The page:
Secondary action is ancillary to the primary action of an animation. Secondary actions help to create the illusion of life, heightening interest and adding some realism – whether in character animation, visual effects, or motion graphics. Tutorials that deal with this basic idea explicitly in After Effects are rare.
Several months (and Tweets) ago, Joey Korenman of the School of Motion posted Intro to Secondary Animation in After Effects. It should inspire others to spice up simple animations, though some may want to check out his earlier lesson, Intro to Curves in After Effects, as well as time offet methods and a time offset expression script from Creative Congo.
Not to be confused with follow-through & overlapping action and exaggeration, secondary action is one of the 12 principles of animation of physical animation as described in The Illusion of Life: Disney Animation:
“Often, the one idea being put over in a scene can be fortified by subsidiary actions within the body. A sad figure wipes a tear as he turns away. Someone stunned shakes his head as he gets to his feet. A flustered person puts on his glasses as he regains his composure. When this extra business supports the main action, it is called a Secondary Action and is always kept subordinate to the primary action.”
Lester Banks noted that the long-awaited Duik 14 for After Effects “comes with a new spring modifier as well as a wiggle tool. Both of these will allow you to create easy secondary motion with effect panel controls at the click of a button. These two tools can not only be used for secondary on characters, but also a quick way to create secondary on any animation in After Effects.”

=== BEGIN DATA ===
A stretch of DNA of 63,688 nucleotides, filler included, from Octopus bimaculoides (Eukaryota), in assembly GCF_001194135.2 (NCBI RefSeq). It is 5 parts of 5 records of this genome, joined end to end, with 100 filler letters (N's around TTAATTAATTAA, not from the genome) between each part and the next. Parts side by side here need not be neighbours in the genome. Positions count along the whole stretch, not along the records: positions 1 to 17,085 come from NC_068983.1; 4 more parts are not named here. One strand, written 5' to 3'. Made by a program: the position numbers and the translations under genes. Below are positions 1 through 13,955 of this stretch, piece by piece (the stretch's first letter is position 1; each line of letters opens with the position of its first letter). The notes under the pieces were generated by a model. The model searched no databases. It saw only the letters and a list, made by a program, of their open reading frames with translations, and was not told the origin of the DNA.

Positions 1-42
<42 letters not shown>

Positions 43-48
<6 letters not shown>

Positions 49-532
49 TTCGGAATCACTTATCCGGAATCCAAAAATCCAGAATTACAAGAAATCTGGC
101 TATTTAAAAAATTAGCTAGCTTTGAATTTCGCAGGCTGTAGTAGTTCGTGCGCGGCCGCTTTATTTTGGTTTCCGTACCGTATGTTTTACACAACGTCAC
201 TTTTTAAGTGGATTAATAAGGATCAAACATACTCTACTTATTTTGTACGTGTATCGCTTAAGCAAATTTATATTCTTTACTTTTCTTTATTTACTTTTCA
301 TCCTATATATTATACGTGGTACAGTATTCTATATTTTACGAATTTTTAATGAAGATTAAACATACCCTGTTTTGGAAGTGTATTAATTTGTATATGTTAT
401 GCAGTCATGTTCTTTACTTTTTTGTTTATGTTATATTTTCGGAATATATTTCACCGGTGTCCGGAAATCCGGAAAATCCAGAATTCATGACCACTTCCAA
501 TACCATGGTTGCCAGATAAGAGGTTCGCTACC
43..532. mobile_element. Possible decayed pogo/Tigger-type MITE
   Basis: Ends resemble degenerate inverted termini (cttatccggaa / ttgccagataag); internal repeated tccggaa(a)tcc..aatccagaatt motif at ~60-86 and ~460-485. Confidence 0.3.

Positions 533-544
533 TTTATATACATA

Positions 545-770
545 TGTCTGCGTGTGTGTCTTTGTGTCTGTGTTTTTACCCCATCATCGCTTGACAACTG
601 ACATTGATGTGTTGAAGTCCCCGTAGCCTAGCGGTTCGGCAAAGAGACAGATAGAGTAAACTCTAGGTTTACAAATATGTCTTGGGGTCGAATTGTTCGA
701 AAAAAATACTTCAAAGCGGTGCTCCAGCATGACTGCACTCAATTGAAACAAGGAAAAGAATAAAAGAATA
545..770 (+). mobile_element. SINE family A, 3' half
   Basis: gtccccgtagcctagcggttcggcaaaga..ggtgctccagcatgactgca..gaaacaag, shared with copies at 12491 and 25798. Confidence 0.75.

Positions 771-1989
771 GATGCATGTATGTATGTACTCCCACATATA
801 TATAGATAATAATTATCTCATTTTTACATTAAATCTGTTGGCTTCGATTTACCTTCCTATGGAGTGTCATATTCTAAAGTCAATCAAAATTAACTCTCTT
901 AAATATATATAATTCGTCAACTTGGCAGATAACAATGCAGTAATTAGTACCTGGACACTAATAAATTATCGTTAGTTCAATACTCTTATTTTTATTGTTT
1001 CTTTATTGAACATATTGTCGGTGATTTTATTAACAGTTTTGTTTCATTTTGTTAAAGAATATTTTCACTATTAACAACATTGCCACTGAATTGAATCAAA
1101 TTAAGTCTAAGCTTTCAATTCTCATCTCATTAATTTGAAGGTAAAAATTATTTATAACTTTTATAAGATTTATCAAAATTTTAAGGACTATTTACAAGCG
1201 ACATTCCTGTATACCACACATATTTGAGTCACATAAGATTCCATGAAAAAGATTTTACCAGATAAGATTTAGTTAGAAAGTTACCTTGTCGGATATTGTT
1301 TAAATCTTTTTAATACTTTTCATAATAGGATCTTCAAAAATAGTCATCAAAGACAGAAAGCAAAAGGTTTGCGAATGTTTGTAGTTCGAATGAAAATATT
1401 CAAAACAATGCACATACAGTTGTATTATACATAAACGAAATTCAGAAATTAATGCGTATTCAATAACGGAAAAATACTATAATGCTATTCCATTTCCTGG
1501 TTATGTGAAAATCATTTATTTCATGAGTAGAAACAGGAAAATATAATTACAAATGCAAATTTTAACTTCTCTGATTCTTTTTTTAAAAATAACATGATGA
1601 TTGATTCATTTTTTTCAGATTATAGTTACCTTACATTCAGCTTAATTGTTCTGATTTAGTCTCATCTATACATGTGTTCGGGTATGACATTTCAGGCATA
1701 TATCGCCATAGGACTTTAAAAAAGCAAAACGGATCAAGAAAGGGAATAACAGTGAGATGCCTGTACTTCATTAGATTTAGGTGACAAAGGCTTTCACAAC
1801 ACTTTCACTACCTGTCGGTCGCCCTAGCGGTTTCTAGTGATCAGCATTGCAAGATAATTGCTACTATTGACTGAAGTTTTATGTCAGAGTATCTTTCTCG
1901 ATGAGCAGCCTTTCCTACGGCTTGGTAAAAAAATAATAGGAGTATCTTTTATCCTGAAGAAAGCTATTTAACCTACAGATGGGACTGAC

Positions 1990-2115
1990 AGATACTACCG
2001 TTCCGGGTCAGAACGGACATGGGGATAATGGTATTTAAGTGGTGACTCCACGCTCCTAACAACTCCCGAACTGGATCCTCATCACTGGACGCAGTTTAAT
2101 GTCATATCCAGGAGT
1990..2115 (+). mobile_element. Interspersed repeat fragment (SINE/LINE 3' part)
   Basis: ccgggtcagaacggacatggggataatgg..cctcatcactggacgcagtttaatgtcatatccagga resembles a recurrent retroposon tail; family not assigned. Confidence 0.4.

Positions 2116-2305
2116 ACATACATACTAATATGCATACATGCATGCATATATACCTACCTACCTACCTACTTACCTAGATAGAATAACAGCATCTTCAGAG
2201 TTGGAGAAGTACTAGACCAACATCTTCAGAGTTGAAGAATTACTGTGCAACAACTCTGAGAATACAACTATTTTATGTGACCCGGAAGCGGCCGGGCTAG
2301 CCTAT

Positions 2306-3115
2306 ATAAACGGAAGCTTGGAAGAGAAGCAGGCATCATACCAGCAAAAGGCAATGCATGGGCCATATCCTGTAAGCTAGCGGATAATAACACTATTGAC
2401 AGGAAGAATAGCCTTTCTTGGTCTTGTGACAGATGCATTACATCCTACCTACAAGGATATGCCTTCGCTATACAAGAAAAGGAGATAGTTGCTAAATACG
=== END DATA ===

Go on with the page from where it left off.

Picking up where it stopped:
Animate a character in After Effects is a survey of resources for character animation in After Effects. Understanding of the priciples of animation in those videos is mostly assumed.
The 12 principles of animation are broadly applicable in character animation, visual effects (see Scott Squires and Mark Christiansen), and motion graphics. There have been a few tutorials that looked at these principles in general; see especially Vincenzo Lodigiani at the bottom of this page. Here's the preview of an After Effects tutorial series by Bryan Clark, 12 Basic Principles of Animation.
Wikipedia has a decent article on the 12 basic principles of animation, “a set of principles of animation introduced by the Disney animators Ollie Johnston and Frank Thomas in their 1981 book The Illusion of Life: Disney Animation.” Most will already know, but it's one of the foundational texts in animation, and famously summarized by John Lasseter of Pixar.
If you don't have Lasseter's seminal 1987 SIGGRAPH paper based on The Illusion of Life, there's a decent scanned copy available: Principles of Traditional Animation Applied to 3D Computer Animation.
Fuel Your Motionography [RIP] posted a 3-part series of articles a few years ago, with examples from recent works; see Principles of Animation for Motionographers – Part 3 of 3 via The Wayback Machine. And in the Lynda.com training series After Effects CS4 Beyond the Basics, Chad Perkins explored techniques for animation according to several of these principles.
Also, check out Alexander Williams' 2-part explanation on YouTube, sampled below from The 12 Principles of Animation – Part2.
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